Jazz Drummer’s Workshop
What Are They? Why Learn Them?
by Peter Magadini
three over two better known as quarter note triplets is an example of polymeter (as well as a Polyrhythm. )The label Polyrhythm can apply to any rhythm related to a time signature in the most common way. Eighth notes in 4/4 can be considered a literal translation of the term polyrhythm. Although I have two books published entitled “Musicians Guide to Polyrhythms”, I feel it important to point out this distinction in terminology. It is also important not to confuse the concept of polymeter with what is known as odd time signatures.
Although it is possible to add a polymeter to an irregular time signature, polymeters are exactly what the term implies; two, or more meters (time signatures) played against each other; four against two; three against two; six against four: three against four: five against four; seven against four. It is also important to understand the mathematical relationships of the polymeters. In four against two, we have the most common polymeter in our music, cut time or two to one. In jazz, if you are playing in 4/4 and you double the tempo in the 4/4 structure, this is called “double time feel” or in essence two to one. Three against two and six against four mathematically are one and one half times faster than the 4/4 or 1-1/2 to 1; three against four is three quarters times slower than the 4/4 or 3/4 to 1; five against four is one and one quarter times faster than the 4/4 or 1-1/4 to 1; and seven against four is one and three quarters times faster or 1-3/4 to 1. These examples are the easiest to deal with when learning polymeters because of their logical mathematical relationships.
To understand a polymeter, the best thing to do is to learn to play one. The one best suited to the study is three against two (quarter note triplet). WE can learn three against two subdividing triplets in 2/4.
subdivide In order to do this properly, you must have a metronome play the basic rhythm while you play the Polyrhythm or at least tap your foot good and loud so you can hear the relationship between the two rhythms. If you lengthen three against two to a 4/4 bar you are now playing six against four.
Now you have two separate meters and you can extend the rhythmic possibilities of the top meter. This is done exactly in the same manner as most musicians learn basic reading when first learning how to divide the quarter note in 4/4. There are six quarter notes against four quarter notes.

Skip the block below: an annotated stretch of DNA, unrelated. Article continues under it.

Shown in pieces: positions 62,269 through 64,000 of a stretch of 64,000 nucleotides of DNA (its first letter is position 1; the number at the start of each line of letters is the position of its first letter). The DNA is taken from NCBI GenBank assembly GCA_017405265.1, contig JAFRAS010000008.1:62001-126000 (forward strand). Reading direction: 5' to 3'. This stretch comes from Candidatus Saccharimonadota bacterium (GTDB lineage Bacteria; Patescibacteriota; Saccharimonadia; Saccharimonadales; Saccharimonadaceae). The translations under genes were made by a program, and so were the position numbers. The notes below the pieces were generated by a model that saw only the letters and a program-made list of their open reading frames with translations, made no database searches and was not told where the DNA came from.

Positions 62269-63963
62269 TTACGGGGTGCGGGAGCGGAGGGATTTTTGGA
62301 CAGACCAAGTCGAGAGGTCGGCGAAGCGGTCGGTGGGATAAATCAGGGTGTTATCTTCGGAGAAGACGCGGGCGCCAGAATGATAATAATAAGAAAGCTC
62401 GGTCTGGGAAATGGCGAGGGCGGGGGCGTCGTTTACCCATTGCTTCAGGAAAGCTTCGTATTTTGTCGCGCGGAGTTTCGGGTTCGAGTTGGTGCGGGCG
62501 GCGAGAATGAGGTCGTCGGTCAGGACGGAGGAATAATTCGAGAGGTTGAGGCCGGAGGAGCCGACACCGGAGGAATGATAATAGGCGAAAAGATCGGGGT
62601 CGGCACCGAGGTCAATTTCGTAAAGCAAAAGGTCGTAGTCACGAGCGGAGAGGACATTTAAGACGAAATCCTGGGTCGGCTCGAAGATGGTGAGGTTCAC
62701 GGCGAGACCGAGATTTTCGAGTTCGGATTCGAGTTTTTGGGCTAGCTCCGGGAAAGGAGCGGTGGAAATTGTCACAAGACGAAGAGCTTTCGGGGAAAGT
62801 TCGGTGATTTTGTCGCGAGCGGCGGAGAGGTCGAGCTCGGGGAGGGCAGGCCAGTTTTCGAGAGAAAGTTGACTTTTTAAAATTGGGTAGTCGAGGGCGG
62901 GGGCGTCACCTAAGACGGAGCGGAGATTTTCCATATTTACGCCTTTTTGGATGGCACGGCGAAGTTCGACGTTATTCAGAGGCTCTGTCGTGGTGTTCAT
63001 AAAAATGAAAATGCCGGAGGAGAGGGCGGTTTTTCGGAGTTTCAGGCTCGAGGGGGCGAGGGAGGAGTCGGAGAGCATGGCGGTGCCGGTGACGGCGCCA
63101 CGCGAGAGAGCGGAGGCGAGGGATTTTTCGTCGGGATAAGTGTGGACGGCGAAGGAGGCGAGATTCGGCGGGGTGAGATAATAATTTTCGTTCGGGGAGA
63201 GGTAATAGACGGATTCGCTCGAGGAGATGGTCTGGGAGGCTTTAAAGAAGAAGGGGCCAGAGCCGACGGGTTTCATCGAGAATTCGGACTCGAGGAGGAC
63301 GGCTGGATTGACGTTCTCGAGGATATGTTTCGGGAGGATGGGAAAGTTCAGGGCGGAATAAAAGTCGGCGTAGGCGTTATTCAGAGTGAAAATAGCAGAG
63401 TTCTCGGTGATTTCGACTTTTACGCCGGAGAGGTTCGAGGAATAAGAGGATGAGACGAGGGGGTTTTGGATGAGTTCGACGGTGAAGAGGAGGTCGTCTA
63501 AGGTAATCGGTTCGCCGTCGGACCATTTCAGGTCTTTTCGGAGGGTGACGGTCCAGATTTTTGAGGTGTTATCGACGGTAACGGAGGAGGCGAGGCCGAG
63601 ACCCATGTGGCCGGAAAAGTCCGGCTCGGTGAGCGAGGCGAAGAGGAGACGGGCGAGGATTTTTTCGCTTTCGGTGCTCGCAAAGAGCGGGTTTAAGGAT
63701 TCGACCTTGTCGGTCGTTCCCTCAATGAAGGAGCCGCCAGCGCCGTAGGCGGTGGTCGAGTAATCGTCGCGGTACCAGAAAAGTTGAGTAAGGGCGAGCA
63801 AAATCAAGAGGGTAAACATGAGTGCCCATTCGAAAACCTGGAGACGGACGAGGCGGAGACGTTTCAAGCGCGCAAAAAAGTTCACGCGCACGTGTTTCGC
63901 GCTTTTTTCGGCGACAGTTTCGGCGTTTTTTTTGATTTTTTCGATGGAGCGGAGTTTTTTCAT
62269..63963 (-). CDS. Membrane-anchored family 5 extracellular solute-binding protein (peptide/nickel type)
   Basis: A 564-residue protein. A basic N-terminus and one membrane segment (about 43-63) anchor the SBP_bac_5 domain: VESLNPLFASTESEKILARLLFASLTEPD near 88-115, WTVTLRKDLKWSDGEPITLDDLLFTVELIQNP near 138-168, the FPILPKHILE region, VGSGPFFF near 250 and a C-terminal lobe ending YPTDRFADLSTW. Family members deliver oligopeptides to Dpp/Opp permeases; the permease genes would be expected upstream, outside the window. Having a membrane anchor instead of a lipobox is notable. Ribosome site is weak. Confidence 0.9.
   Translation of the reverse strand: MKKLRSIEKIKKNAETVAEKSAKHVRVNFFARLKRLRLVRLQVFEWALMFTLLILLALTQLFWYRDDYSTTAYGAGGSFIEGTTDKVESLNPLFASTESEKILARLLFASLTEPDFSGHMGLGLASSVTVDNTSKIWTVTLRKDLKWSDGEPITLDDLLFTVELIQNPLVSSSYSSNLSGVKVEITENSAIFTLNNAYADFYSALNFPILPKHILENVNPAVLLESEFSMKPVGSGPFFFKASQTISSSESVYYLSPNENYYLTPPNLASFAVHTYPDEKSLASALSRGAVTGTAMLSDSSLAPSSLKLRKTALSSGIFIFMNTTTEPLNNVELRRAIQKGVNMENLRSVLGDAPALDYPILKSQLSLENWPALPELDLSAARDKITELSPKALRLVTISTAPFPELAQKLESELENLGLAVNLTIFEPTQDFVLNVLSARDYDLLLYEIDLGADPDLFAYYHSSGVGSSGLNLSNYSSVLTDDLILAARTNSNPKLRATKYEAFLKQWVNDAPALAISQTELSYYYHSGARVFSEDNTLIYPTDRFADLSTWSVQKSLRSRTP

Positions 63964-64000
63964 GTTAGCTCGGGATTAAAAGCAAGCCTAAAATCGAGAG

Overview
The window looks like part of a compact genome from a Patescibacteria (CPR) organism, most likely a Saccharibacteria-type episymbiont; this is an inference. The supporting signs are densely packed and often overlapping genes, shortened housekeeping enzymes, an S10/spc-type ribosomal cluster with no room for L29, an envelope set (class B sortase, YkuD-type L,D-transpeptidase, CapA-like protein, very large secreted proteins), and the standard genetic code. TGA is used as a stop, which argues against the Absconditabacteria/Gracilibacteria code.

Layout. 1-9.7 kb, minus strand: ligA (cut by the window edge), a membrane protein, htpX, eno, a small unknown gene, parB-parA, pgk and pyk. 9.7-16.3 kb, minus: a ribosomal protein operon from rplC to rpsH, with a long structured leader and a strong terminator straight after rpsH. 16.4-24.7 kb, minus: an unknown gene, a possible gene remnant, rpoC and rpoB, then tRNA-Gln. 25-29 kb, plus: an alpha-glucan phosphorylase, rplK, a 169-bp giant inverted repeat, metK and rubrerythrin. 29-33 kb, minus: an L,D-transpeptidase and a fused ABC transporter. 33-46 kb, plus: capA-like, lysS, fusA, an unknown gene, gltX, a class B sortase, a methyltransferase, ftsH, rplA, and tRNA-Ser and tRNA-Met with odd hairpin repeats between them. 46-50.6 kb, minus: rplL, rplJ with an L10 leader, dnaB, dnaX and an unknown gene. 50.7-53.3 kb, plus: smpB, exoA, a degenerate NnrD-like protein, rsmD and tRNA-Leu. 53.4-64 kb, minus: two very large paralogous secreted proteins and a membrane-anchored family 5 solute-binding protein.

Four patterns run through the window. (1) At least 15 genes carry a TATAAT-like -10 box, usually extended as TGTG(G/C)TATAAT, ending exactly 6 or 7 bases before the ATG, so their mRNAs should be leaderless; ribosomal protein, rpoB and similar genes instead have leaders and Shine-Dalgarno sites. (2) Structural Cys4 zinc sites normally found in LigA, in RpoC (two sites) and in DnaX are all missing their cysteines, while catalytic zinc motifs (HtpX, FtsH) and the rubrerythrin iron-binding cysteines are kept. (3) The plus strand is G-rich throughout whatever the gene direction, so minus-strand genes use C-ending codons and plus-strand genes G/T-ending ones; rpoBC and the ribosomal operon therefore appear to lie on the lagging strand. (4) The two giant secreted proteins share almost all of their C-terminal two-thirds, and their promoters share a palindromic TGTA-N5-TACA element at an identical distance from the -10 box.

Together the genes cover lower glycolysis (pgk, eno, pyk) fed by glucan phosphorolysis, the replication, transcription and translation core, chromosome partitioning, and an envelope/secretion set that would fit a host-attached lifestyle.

triplets in six against four. Next would be sixteenths in six against four;
Then experiment with improvising in six against four. Before long you will find that this polymeter will become as natural to you as 4/4. The same technique applies basically to any polymeter.
The next question is, “how do Polyrhythms and polymeters benefit the musician?”
Having taught the concept for several years as well as applying the ideas to my own playing technique as a drummer and percussionist, I have found a number of positive musical advantages to the study. First, let me emphasize the fact that Polyrhythms and polymeter are not new concepts. If you listen to the music of Africa, India, Java and Bali, you will find that simultaneous meters are and have been played and understood by the musicians of these cultures for hundred and even thousands of years. Western art music has also had more recent contributors to the art of polymetric composition and improvisation. Listen to Charles Ives, Igor Stravinsky, Elliot Carter, John Coltrane, Elvin Jones, some of the later Miles Davis recordings with Herbie Hancock and Tony Williams, many Latin drummers, etc…. These artists and many more have made dramatic and effective use of polymeter in their respective work. The question: “Why learn polymeters?”, can be answered simply: because today’s composers demand it and today’s jazz is expanding into new rhythmic dimensions that make polymeter and the ability to improvise freely in one time against another an expected technique.
However, I have discovered something I feel to be even more interesting than understanding how to play Polyrhythms, and that is the development and improvement of the whole rhythmic concept while learning them. I have observed how musicians through practice, have come to realize the fundamental skills of rhythmic proficiency as applied to all types of music. I have also found that some musicians seem to acquire the ability, while playing, to concentrate on two meters at the same time, similar to a stereo system playing one recording, however, dividing the sound between two speakers.
Consequently, I feel the study of polymeters broadens a musician’s intrinsic rhythmic ability and increases his insight into the potentials of rhythmic expression.
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